Art & Entertainment | Book Reviews | Education | Entertainment Video | Health | Lifestyle | Sport | Sport Video | Search

 


Outstanding year for award-winning Otago Museum

December 2

Outstanding year for award-winning Otago Museum

One of New Zealand's oldest museums has had one of its most distinguished years since opening to the public 136 years ago.

Otago Museum in Dunedin won the New Zealand Tourism 'mark of quality' award and was judged New Zealand's best culture and heritage attraction in the 2004 New Zealand Tourism Awards.

They also recently won the Otago Chamber of Commerce's 'Supreme Business of the Year' and 'best large tourism business' awards.

The Museum opened in 1868 and was moved on to their current site in 1877. The Otago Museum was considered the finest teaching museum in the Commonwealth in the early 20th century and is regarded as one of the nation's best museums 100 years on.

The museum underwent a major $18 million redevelopment and expansion two years ago. Today it attracts over 300,000 visitors annually.

Major exhibitions this year have included Temple of Doom - a Ritual Sacrifice in Ancient Peru and Sir Edmund Hillary: Everest and Beyond.

The Hillary exhibition is open until March 21 2005. Director Shimrath Paul said one of their most popular innovations is having schoolchildren 'sleepover' in the museum.

``The kids spend the night with the tarantulas in our Discovery World,'' he said.

"It's a great memory for them to stay somewhere people are usually not allowed to be after hours. Tucked away in Dunedin, the museum is a true cultural treasure.’’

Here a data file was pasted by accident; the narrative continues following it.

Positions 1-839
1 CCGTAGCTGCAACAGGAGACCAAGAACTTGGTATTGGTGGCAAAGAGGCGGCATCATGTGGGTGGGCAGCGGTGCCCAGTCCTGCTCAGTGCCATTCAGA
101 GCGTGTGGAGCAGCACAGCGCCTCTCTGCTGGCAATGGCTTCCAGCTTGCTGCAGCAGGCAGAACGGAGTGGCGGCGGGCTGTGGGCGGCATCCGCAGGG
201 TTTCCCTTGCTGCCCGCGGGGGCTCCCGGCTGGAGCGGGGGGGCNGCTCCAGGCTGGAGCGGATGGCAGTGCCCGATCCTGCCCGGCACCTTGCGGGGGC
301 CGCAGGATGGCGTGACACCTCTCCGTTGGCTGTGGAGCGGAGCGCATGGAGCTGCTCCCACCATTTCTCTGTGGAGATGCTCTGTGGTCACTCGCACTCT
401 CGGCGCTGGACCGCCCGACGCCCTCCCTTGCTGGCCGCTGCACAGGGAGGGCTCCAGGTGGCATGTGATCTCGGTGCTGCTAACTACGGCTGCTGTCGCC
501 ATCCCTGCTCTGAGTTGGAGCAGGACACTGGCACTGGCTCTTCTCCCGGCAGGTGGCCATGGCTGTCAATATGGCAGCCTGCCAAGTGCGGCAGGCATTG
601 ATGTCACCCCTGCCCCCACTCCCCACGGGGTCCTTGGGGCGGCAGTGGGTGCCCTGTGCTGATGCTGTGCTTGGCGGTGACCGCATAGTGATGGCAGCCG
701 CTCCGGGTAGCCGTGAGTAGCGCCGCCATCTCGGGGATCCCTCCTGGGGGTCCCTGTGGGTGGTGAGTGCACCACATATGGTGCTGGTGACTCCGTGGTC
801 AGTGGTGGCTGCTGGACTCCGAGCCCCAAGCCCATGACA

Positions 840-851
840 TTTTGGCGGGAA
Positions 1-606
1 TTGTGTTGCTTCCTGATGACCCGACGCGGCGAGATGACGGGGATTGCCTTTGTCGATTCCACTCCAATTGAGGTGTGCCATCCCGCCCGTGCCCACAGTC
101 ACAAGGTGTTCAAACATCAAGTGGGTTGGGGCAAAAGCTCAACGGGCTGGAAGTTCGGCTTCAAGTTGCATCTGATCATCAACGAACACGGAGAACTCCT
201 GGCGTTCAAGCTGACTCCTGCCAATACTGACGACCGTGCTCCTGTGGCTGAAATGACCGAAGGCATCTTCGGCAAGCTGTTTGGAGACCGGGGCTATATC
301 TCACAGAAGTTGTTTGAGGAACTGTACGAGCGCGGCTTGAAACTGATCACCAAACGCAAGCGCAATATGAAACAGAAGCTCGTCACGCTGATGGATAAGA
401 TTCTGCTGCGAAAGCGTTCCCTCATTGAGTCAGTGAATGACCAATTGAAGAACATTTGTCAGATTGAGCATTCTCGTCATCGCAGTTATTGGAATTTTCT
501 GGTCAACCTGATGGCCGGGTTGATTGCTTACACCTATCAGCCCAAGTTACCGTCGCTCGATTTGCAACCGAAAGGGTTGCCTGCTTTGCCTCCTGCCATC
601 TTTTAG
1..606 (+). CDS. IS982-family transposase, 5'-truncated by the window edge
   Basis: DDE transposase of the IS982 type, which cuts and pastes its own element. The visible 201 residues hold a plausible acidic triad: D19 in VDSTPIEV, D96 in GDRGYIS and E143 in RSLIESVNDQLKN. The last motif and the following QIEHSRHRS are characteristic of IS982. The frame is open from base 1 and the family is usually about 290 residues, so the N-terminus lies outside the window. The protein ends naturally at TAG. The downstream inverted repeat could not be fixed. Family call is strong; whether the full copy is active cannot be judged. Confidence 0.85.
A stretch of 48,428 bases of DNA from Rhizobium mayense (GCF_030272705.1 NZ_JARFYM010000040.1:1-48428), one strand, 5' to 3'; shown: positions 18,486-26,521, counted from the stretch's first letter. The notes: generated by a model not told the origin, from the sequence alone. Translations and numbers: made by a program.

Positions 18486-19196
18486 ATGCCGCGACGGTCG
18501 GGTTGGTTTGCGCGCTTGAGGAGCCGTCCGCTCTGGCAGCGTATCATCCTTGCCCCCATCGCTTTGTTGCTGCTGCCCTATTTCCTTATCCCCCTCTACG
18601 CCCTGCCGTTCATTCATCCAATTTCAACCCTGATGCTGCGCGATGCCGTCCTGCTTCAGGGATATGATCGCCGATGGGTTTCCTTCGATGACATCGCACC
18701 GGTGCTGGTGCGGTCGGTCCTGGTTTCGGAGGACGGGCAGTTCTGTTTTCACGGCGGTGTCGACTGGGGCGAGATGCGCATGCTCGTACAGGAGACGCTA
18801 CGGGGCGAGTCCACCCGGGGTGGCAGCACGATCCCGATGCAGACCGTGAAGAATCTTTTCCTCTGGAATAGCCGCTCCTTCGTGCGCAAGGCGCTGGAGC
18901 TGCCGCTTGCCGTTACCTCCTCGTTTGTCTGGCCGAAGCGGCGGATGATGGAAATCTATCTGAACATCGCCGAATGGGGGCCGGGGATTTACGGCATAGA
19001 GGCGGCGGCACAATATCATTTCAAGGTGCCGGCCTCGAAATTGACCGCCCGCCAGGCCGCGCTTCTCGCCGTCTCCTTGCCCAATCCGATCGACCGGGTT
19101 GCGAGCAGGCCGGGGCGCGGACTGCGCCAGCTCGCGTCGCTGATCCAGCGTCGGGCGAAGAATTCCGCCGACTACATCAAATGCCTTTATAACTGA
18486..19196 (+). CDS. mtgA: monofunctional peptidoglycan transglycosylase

Next year will see the construction of a three level ‘tropical habitat’ as part of the museum becoming a home for 'live exhibits' to complement its top natural history collection.

With close to two million collection items, the museum is similar in scale to Auckland and Canterbury Museums and Te Papa.

ENDS


© Scoop Media

 
 
 
 
 
Culture Headlines | Health Headlines | Education Headlines

 

Electronica: Restoring The World’s First Recorded Computer Music

University of Canterbury Distinguished Professor Jack Copeland and UC alumni and composer Jason Long have restored the earliest known recording of computer-generated music, created more than 65 years ago using programming techniques devised by Alan Turing. More>>

ALSO:

Scoop Review Of Books: Almost Getting Away With Murder

The Black Widow by Lee-Anne Cartier: Lee-Anne Cartier is the sister of the Christchurch man found to have been murdered by his wife, Helen Milner, after an initial assumption by police that his death, in 2009, was suicide. More>>

Howard Davis: Triple Echo - The Malevich/Reinhardt/Hotere Nexus

Howard Davis: The current juxtaposition of works by Ralph Hotere and Ad Reinhardt at Te Papa perfectly exemplifies Jean Michel Massing's preoccupation with the transmigration of imagery in a remarkable triple echo effect... More>>

Scoop Review Of Books: Nō Tāu Manawa

Vaughan Rapatahana responds to Fale Aitu | Spirit House by Tusiata Avi: "fa’afetai Tusiata, fa’afetai, / you’ve swerved & served us a masterclass corpus / through graft / of tears & fears..." More>>

9 Golds - 21 Medals: NZ Team Celebrates As Rio 2016 Paralympic Games Close

The entire New Zealand Paralympic Team, led by kiwi sprinter and double gold medallist Liam Malone as flag bearer, are on the bus to the Maracanã Stadium in Rio de Janeiro for the Closing Ceremony of the Rio 2016 Paralympic Games. There, they will celebrate the fantastic successes of the past 10 days. More>>

ALSO:

New Zealand Improv Festival: The Festival Of Moments To Return To The Capital

The eighth incarnation of the New Zealand Improv Festival comes to BATS Theatre this 4-8 October , with a stellar line-up of spontaneous theatre and instant comedy performed and directed by top improvisors from around New Zealand and the world. More>>

ALSO:

Get More From Scoop

 
 

LATEST HEADLINES

 
 
 
 
Culture
Search Scoop  
 
 
Powered by Vodafone
NZ independent news